A conventional narrative has emerged of the media and creative industries’ response to the internet and digital technology. Beginning around the mid-1990s, this story has been one of old against new: stodgy, corporate executives holding on to the past versus hip digital natives embracing the future. These technologies have rendered copyright law broken according to this story; existing media industries have failed to take advantage of these innovations, relying instead on using the law to prop up their dying business models. They have failed to adapt and sued those who have.
Casting a journalist’s eye on the past decade and a half, Robert Levine debunks this narrative in his new book Free Ride: How Digital Parasites are Destroying the Culture Business, and How the Culture Business Can Fight Back.
For example, in his chapter on the music industry, he notes that contrary to the party line, record labels had privately been in negotiations with Napster prior to their lawsuit against it. Even if the two sides had reached an agreement, it’s unlikely the industry’s fortunes would have changed much: piracy would move to second-generation file-sharing services like Limewire and Kazaa and any revenues generated from a subscription Napster would have been a fraction of what labels were getting from traditional retail channels. As Levine points out, “The labels wasted time they should have spent setting up legal online services, and they made plenty of other mistakes. But why would any company rush to turn $15 transactions into 99-cent sales, let alone ones worth nothing at all?”
The reframing of the narrative goes deeper. In his book Moral Panics and the Copyright Wars, William Patry notes that the history of copyright law has been punctuated by “copyright wars”, one of which we are in the midst of today. Patry implies that the current “copyright war” is different — previous ones had been inter-industry struggles, this one pits the interests of traditional copyright holders with the public at large. 1Pp. xix, 1 (Oxford Univ. Press 2009).
Levine shows, however, that this is incorrect. The ideology of copyright critics masks nothing more than a simple economic struggle between existing content producers and emerging content distributors. As Levine points out in an interview at last June’s World Copyright Summit, despite all the high-minded academic arguments of the copyleft, no one has so far acted contrary to their economic self-interest. To be fair, even those who have argued against copyright have admitted as much. At this past April’s Rethink Music conference, Lawrence Lessig said, “Ideas have nothing to do with this fight. This is a fight between the people who make money under the old system and the people who might make money in the new system.”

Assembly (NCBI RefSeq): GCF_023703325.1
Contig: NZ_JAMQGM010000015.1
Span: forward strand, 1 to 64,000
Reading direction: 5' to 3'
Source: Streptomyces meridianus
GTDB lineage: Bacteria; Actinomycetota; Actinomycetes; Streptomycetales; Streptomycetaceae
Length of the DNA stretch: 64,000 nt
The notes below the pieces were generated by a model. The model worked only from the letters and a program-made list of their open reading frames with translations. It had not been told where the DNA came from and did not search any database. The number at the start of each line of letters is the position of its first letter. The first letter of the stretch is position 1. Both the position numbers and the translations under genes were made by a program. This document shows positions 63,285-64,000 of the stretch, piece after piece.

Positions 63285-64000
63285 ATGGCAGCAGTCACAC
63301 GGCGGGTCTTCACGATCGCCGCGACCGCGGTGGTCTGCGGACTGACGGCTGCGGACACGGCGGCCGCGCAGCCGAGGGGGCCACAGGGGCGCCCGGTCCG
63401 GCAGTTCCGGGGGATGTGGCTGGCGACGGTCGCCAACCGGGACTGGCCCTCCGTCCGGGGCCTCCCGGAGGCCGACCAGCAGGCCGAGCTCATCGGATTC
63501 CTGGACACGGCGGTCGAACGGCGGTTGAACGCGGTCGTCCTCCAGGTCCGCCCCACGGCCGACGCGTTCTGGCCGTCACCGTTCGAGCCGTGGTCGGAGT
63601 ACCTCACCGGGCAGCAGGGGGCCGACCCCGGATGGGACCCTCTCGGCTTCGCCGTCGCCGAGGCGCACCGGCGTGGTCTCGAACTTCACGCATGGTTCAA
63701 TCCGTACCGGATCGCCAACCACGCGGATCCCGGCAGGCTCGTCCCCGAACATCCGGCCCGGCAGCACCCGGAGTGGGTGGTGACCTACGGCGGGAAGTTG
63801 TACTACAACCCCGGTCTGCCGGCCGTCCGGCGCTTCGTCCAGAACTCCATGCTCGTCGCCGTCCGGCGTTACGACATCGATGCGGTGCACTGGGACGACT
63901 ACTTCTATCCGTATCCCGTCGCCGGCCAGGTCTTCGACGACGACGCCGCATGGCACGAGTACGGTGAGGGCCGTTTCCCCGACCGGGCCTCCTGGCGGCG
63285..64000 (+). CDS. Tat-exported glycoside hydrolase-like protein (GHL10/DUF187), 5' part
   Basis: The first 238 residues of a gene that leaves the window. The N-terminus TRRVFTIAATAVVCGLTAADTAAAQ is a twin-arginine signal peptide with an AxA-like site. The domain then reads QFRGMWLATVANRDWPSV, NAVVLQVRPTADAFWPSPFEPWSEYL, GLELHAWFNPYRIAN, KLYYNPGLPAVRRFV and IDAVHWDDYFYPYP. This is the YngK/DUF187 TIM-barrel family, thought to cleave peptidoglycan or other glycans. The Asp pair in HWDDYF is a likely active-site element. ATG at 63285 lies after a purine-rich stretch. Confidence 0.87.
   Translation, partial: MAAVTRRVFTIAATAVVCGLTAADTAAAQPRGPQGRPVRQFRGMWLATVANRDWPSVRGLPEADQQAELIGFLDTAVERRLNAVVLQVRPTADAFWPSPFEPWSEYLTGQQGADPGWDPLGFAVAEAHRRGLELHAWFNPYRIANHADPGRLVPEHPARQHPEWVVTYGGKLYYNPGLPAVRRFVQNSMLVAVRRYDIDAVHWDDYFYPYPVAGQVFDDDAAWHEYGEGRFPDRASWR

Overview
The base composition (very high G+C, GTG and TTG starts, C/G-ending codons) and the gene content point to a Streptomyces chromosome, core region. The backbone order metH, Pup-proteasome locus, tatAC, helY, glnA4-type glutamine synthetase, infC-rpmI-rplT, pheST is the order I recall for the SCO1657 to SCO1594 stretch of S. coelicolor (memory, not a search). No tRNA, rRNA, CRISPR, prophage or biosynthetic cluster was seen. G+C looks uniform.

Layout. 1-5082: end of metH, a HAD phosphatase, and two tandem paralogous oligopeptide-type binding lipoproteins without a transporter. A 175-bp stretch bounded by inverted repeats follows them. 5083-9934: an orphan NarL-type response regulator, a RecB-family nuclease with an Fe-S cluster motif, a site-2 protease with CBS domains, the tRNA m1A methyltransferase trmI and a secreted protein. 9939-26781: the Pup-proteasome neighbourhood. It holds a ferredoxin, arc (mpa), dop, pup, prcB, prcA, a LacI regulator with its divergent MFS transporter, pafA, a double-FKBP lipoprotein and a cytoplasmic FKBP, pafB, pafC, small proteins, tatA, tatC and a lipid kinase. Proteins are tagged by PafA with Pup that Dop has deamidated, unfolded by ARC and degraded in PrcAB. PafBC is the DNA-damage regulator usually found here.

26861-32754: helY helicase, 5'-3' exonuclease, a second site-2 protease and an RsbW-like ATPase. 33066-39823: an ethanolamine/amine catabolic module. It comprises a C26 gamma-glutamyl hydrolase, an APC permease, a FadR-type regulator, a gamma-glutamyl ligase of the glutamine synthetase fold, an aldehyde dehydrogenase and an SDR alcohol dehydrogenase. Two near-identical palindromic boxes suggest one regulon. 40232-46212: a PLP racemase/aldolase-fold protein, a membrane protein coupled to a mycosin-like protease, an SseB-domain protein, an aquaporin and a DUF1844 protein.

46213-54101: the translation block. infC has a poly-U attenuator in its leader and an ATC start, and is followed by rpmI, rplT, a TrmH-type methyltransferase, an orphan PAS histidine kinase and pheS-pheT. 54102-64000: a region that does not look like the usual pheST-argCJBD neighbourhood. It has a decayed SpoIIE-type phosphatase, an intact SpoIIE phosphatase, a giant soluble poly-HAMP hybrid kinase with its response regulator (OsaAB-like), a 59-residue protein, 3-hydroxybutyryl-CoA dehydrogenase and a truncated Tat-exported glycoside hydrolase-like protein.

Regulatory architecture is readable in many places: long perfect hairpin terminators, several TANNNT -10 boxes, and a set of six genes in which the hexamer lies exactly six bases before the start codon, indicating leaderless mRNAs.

Free Ride is currently available in the UK and hits the shelves in the US October 25th — the companion blog is found at freeridethebook.wordpress.com. The book is a must read for creators, copyright enthusiasts, and anyone else interested in these issues. Levine is a former executive editor for Billboard, former features editor for Wired, has written for Rolling Stone and Vanity Fair, and is an all around good guy. Disclaimer: I assisted Rob with some legal research for the book.
Along with the music industry, Levine devotes chapters to newspapers, books, television, and film. Although each of these industries rely on copyright and each have faced challenges in the digital age, the similarities end there. The business models of each sector have substantial differences, and the reasons for their struggles vary — newspapers, for example, lost significant ad revenues to web sites like Craigslist. The stories of these industries are breezily told but thoroughly researched, peppered with quotes from the many people who played a role in them that Levine interviewed for this book.
But it’s those parts of Free Ride that take a critical look at the role of tech companies in pushing the previously-mentioned narrative — shaping the law, policy, and public discourse at the same time — which seem to be getting the most attention. Google’s role in particular is scrutinized — Levine details the money and people that flows from the search giant to various academic think tanks and public interest groups which push for a version of copyright law more favorable to the googles of the world. As the book points out, there’s nothing wrong with this — every business looks out for its own interests. But this side of the debate often escapes attention.
Free Ride ends with some recommendations for how the culture business can address the challenges of commerce in the face of ubiquitous copying. Levine’s greatest contribution to these challenges, however, is the book itself. By bringing together all the pieces of the post-DMCA story of copyright and reframing the conventional narrative to one closer to reality, Free Ride lends an air of hope to the idea that creative industries can thrive online.
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